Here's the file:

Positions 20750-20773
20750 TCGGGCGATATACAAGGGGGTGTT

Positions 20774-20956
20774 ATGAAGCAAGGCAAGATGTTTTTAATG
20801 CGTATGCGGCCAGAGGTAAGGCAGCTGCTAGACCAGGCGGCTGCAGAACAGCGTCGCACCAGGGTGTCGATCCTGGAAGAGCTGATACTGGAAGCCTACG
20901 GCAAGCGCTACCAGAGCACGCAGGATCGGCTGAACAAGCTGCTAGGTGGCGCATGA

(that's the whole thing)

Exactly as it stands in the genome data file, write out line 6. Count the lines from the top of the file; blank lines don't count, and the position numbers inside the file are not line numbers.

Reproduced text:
20901 GCAAGCGCTACCAGAGCACGCAGGATCGGCTGAACAAGCTGCTAGGTGGCGCATGA